Congrats! You’ve landed the new job in a remote environment! NOW, what do you do? On one level, like any other new job, you’ll want to take definitive steps to make a good impression, get grounded in what needs to be done, and perform the work expected in a way that’s wildly successful! We address many of those areas in our book, “New Job Jump Start” (https://store.crossroadscareer.org/collections/online-study/products/new-job-jump-start), and we also highlight some updates to it in our recent March blog series (https://crossroadscareer.org/new-job-now-what/).
And of course, you’ll want to stay grounded with Scriptures like Psalms 34:5 “Those who look to Him are radiant with joy; their faces will never be ashamed.” and Matthew 5:16 “In the same way, let your light shine before others, so that they may see your good works and give glory to your Father who is in heaven.” and Galatians 6:9 “And let us not grow weary of doing good, for in due season we will reap, if we do not give up.” There are many more…the Bible has a LOT to say about work! So, with that context, here are a few items I’d suggest need especially sharp focus as you begin remote work.
We’ve all heard the adage, “You don’t get a second chance to make a first impression.” It’s an adage for a reason – it’s true! We all make first impressions with others, and we all immediately make assessments of others. It’s a natural human behavior. Knowing that, you’ll need to be prepared with every interaction you have at your new workplace to create what that first impression will be. Are you early or late to appointments? Does your technology work or not? Are you cheerful or moody in meetings? Do you speak up or sit quietly? Do you use your camera or have it turned off? (btw – – turn it on!! Get every human-type interaction you can!) Be especially conscious of first impressions while being remote because they’re that much harder to shake after they’re made. You can’t just “swing by to see” your colleague to repair, explain, or adjust first impressions when remote.
Expectations are a second area I’d suggest you work especially hard at setting and managing during that first week of remote work. In all the supervisor / employee conflicts and performance meetings I’ve been a part of over my 30 years in Human Resources and Culture, the root cause is always a lack of alignment on expectations. Fault could be placed on both parties, but ultimately the party who’s hurt the most is the employee. So, I’d recommend you put a high degree of focus on determining what your supervisor’s expectations are. One challenge with that piece of advice is that most supervisors aren’t very good at articulating or reinforcing what expectations they have. So you’ll need to be incredibly attentive and prompt to extract this information from him/her. One way to do that is to immediately get a thread of communication going by doing a weekly Review/Preview (see more in our 2/8/22 blog https://crossroadscareer.org/review-preview/) for your boss. In effect, do their supervisory work for them. Keep it brief and direct, and you’ll reap some wonderful rewards!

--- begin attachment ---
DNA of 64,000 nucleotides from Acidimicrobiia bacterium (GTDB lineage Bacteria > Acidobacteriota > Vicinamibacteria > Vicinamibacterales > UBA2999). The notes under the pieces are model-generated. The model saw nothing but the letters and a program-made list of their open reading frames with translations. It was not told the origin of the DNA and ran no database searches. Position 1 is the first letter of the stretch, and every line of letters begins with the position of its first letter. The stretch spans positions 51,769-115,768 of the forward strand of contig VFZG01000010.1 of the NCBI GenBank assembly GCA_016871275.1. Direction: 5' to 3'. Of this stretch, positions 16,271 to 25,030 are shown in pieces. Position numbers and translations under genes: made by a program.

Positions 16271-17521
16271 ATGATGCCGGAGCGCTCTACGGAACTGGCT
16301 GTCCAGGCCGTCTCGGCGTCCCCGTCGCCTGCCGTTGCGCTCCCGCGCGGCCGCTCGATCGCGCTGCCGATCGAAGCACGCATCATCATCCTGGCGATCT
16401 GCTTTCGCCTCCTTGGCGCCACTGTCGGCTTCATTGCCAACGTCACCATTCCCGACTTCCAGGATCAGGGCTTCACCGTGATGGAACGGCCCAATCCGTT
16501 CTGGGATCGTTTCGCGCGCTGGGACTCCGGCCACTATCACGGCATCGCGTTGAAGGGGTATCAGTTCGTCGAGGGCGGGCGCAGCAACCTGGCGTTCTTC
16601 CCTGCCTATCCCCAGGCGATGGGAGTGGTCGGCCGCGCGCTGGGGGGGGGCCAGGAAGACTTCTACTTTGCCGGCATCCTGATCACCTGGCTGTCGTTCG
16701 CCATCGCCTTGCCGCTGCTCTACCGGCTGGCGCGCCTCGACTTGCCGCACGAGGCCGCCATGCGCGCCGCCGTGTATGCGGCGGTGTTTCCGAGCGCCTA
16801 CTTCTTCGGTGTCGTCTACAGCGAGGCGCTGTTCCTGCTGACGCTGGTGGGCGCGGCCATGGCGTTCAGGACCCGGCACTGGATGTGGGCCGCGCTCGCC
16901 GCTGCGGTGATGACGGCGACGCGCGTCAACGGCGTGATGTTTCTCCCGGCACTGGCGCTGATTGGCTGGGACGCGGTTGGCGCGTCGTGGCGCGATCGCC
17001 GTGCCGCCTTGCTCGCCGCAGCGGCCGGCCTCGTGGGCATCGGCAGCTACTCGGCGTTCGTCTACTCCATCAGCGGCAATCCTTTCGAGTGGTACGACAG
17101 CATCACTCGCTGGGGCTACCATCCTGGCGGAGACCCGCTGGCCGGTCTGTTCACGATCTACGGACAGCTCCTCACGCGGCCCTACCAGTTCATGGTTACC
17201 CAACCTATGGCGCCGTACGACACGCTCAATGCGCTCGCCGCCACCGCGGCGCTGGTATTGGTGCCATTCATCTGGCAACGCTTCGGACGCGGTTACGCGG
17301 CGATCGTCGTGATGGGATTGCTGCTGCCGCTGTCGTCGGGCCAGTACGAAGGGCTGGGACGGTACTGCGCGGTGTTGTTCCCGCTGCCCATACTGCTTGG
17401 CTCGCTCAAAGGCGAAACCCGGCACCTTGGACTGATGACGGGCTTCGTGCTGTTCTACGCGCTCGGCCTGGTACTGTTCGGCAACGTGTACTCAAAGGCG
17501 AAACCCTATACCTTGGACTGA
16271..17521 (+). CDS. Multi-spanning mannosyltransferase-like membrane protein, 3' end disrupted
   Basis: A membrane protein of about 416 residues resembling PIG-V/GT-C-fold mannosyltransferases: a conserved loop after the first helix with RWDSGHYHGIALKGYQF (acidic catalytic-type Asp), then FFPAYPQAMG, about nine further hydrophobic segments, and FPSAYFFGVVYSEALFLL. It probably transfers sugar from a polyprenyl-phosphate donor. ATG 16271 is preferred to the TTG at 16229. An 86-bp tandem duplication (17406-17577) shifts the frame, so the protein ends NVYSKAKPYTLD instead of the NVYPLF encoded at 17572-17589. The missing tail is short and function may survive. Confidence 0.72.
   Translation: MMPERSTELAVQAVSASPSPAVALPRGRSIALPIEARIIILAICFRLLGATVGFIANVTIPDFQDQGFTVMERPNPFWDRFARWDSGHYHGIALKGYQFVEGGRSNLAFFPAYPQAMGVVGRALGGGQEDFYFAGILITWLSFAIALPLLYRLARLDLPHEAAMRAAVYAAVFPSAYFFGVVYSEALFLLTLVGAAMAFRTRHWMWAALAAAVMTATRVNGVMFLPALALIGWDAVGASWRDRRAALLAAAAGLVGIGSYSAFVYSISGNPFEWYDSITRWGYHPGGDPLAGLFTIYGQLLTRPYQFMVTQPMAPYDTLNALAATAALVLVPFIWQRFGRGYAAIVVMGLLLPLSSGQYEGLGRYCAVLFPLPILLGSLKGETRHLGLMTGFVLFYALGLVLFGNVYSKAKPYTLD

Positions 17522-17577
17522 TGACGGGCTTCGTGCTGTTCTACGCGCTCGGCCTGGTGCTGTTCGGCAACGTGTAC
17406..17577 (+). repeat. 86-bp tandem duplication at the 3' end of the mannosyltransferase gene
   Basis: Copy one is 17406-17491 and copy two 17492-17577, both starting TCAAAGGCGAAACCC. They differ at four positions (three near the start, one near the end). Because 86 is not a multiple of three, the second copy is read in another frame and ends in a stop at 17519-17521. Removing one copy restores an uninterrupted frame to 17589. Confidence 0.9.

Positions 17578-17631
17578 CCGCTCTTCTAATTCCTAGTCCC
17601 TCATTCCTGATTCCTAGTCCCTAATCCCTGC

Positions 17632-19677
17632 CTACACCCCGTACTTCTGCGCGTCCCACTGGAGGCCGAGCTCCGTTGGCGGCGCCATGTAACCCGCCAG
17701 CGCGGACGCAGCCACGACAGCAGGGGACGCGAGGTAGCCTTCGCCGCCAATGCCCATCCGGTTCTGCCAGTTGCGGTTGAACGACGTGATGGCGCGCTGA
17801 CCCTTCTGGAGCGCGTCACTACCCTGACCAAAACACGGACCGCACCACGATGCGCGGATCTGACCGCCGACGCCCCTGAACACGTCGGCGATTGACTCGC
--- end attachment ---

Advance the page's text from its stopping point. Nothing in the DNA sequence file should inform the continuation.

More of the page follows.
I’d also be very mindful of establishing boundaries with your remote work with yourself, your supervisor, and your colleagues. Will you answer the phone at any time day or night? Will you always volunteer to go the extra mile and work overtime to get the team’s work completed? Will you sacrifice family time for work requests? Will you be able to “shut off” work and be fully present when you’re with your family since you’re now sharing physical space with your work? Every individual needs to be thoughtful and intentional with answers to these and other questions. As you arrive at answers for yourself, you then need to communicate them to your supervisor and colleagues. I’m not suggesting you send a memo out! 🙂 I am suggesting you communicate indirectly and directly on your approach.
Work life balance is a career misnomer to me, particularly with remote work, it is a constant blend. There will be times when you need to answer a call outside of normal work hours, or you may need to volunteer to help the team accomplish broader goals outside of your normal duties. However, does that becomes habitual so much so that your team can come to rely on it? Well, then you’ve not established good boundaries. For example, a valuable attribute of a remote worker is great responsiveness. However, if you allow pressure to build that you respond to every email within 24 hours, that may or may not be manageable. If you take every call from your boss after hours, then that may or may not be respected and / or expected. If your team gets emails from you on the weekend, then they may feel very comfortable assuming they can also ask you to do some work on the weekend.
You’ll need to set your boundaries, communicate indirectly and directly on them, and then manage them (including exceptions to them) if you want to avoid burn out, being taken advantage of, and also advance your career. How to do all of that successfully? Recognize that God is sovereign and He wants you to be His hands and feet in the workplace. He gave us common sense to exercise liberally (albeit, it’s not that common), and He also gives us supernatural sense when we’re communing WITH Him. Keep following, stay close to Him, and keep asking Him for directions…one person, one day at a time!
Dave Sparkman currently serves as the volunteer Crossroads Career board chair and local ministry leader. He is also the founder and managing director of Spark Your Culture, a corporate culture consulting firm. Prior to that he worked at UnitedHealth Group, a Fortune #5 public company, serving in the role of Chief Culture Officer. His unemployment experience came from the implosion of Arthur Andersen, where he served as the West Region Managing Partner, People.